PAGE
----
Why Data Control Is the New Black

Why Data Control Is the New Black

Being in control of your data and having solid data handling processes in place have become a license to operate for organizations in the GDPR era. Data control has therefore also become a vital competitive factor, meaning companies without adequate cybersecurity are running out of organizations to do business with.

By Stuart Beattie, Product Marketing Director, Omada | July 2018

Why Data Control Is the New Black

Being in control of your data and having solid data handling processes in place have become a license to operate for organizations in the GDPR era. Data control has therefore also become a vital competitive factor, meaning companies without adequate cybersecurity are running out of organizations to do business with.

An organization’s reputation and license to operate inevitably go hand-in-hand. Lose the license to operate, and your reputation soon follows suit.

In today’s GDPR era, the license to operate requires being in control of your data. Without it, your organization will head towards choppy waters in the shape of fines for non-compliance and lost business opportunities as business partners and customers look elsewhere for more secure partners.

While GDPR is not going to make data breaches go away, the legislation has introduced new – higher – standards for data handling. Improving data control is a positive step and should be viewed as such by organizations. Although external hacker and insider threats remain, the risks can be reduced, and the good practices established through GDPR compliance enable companies to not only better protect themselves but also to gain additional business benefits in the process.  

A surge of data leaks

In the past weeks, several large data leaks have emerged, and it is likely more will follow as we get used to the GDPR-era when more data leaks see the light of day.

In the UK, which has been particularly hard-hit, there have been several mass data leaks including:

  • Dixons Carphone’s breach involving unauthorized access to 1.2 million personal records and 5.9 million credit cards
  • Ticketmaster’s data breach affecting up to 40,000 people, where hackers stole names, addresses, email addresses, telephone numbers, payment card details, and Ticketmaster login details
  • Governmental health agency NHS Digital’s leak of data where 150,000 patient records were compromised
  • Luxury retailer Fortnum and Mason’s breach of some 23,000 competition and survey participants

The US is also reporting more data leaks, with Coca-Cola Group’s insider leak and more recently with Adidas warning customers of its US retail website, where personal details may have been compromised after a suspected data breach.

Closer to home for Omada, Danish supermarket group Coop announced that 17,500 members’ mobile phone numbers had been leaked through the retail firm’s SMS text consumer group. Coop acted responsibly and swiftly by reporting the leak to the local data regulator, but this is not always the case as organizations are often not so open and forthright about leaks.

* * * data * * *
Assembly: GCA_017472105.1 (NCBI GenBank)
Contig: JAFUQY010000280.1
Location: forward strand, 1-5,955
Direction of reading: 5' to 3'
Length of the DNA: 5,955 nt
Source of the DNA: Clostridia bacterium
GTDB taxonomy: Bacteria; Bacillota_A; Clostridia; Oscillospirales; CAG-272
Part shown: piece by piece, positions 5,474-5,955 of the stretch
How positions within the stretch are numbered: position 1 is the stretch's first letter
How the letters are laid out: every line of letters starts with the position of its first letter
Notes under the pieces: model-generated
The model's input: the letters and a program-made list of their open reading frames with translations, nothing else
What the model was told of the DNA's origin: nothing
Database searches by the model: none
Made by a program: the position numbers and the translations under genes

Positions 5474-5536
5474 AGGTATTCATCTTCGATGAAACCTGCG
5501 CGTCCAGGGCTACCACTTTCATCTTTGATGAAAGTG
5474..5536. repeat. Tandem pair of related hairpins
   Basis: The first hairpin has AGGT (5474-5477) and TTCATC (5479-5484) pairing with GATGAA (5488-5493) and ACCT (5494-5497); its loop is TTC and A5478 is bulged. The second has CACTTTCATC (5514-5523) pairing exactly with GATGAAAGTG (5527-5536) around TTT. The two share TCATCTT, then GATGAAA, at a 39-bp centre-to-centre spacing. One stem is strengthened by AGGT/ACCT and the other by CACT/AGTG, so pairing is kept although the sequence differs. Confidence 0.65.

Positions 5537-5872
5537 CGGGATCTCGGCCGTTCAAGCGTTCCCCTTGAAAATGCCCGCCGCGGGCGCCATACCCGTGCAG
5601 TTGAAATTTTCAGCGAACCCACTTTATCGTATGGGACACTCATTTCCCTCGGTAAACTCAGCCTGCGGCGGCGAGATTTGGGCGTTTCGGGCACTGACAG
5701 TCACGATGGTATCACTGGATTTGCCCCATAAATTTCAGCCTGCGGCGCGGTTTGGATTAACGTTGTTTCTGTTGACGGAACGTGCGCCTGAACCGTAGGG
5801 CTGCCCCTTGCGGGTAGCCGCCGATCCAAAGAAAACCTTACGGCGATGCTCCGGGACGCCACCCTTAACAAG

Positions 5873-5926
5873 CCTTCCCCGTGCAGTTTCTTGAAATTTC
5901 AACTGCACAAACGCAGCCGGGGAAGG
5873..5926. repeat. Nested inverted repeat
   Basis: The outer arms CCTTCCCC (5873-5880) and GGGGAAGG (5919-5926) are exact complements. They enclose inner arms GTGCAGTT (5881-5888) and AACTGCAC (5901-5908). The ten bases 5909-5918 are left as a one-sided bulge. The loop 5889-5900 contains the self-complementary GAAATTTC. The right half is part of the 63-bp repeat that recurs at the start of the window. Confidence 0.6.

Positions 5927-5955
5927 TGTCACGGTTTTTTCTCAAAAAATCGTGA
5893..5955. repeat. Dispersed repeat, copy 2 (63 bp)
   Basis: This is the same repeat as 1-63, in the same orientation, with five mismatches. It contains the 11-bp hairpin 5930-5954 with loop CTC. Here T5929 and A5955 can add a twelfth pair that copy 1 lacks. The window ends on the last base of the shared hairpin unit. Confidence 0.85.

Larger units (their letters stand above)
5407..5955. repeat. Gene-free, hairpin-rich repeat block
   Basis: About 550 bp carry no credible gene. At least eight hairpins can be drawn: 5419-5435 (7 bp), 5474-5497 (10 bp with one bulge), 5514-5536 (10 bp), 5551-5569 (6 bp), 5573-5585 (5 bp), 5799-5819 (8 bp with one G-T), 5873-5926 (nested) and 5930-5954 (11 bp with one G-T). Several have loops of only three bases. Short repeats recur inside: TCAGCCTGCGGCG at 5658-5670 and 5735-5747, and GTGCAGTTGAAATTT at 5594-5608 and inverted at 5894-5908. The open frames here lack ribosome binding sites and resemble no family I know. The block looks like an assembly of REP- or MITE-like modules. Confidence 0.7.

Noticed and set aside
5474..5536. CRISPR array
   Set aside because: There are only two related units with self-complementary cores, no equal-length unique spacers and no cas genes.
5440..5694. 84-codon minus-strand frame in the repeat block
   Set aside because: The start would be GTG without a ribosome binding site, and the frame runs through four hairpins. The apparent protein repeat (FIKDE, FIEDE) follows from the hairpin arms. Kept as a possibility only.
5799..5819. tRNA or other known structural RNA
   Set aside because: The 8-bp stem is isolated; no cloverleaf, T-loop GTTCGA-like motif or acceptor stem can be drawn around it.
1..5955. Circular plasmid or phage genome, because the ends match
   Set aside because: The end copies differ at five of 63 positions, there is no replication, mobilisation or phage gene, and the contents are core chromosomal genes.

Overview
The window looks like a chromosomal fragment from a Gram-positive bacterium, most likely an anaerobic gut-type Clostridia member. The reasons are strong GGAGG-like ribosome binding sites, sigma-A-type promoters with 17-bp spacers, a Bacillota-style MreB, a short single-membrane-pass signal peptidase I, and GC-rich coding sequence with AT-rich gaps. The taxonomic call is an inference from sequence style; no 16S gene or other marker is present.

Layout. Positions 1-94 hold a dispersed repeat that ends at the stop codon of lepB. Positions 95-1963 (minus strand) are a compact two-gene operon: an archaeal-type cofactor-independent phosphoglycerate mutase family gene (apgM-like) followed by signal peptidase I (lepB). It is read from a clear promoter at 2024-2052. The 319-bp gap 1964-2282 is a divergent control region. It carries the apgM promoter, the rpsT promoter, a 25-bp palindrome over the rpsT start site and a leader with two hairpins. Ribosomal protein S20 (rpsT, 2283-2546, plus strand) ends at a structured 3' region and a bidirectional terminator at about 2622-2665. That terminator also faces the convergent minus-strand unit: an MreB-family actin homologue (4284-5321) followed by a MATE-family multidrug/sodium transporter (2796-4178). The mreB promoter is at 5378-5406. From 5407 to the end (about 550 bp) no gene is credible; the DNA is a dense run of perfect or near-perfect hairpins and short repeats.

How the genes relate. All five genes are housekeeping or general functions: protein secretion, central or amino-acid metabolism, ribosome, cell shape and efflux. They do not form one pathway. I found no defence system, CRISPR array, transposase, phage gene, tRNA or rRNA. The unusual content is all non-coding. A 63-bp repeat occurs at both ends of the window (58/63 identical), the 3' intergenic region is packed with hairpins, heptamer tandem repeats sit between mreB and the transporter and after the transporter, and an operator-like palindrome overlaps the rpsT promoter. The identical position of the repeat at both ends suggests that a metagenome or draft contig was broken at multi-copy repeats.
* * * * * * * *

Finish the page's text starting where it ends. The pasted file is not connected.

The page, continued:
Pan-Nordic bank Nordea experienced a smaller volume breach, but the level of sensitivity of the information leakedmade this case more significant. The breach included highly personal and sensitive information on individuals’ unions and political background, thereby posing a potential serious fine for the bank.

Although these are just some examples of the many data breaches to have occurred recently, the list shows how quickly the media and the authorities are picking up on the news post GDPR. Not only are the mega fines now a reality, but reputational damages are high and loss of business partners a new potential fallout.

GDPR inspires local data laws

The significant size of GDPR fines makes compliance relevant to most companies –including those outside of the EU’s borders. In the UK, the data regulator is closely aligned with GDPR, Australia and South Africa have similar legislation, and even California is introducing similarly strict data protection legislation. This illustrates how the once European-focused approach to data control is becoming the new global reality, the new black, if you will.

As organizations are realizing, fines are not the only aspect to fear. Lack of data control is making a dent in the organization’s reputation, resulting in loss of business down the line. This is what companies really should be afraid of and this is how GDPR is truly the new black, the new license to operate.

To continue competing in today’s markets, organizations now also need to take GDPR into consideration. Tom Engly, CEO of Danish insurance firm Tryg, recently told press that he sees good data security as an important competition factor going forward, and that to remain compliant with GDPR, organizations must evaluate the risk when dealing with suppliers in regard to system security and data usage. He concluded that companies which do not have adequate security will not have anyone to sell to. 

Make sure your business retains its competitive factor.

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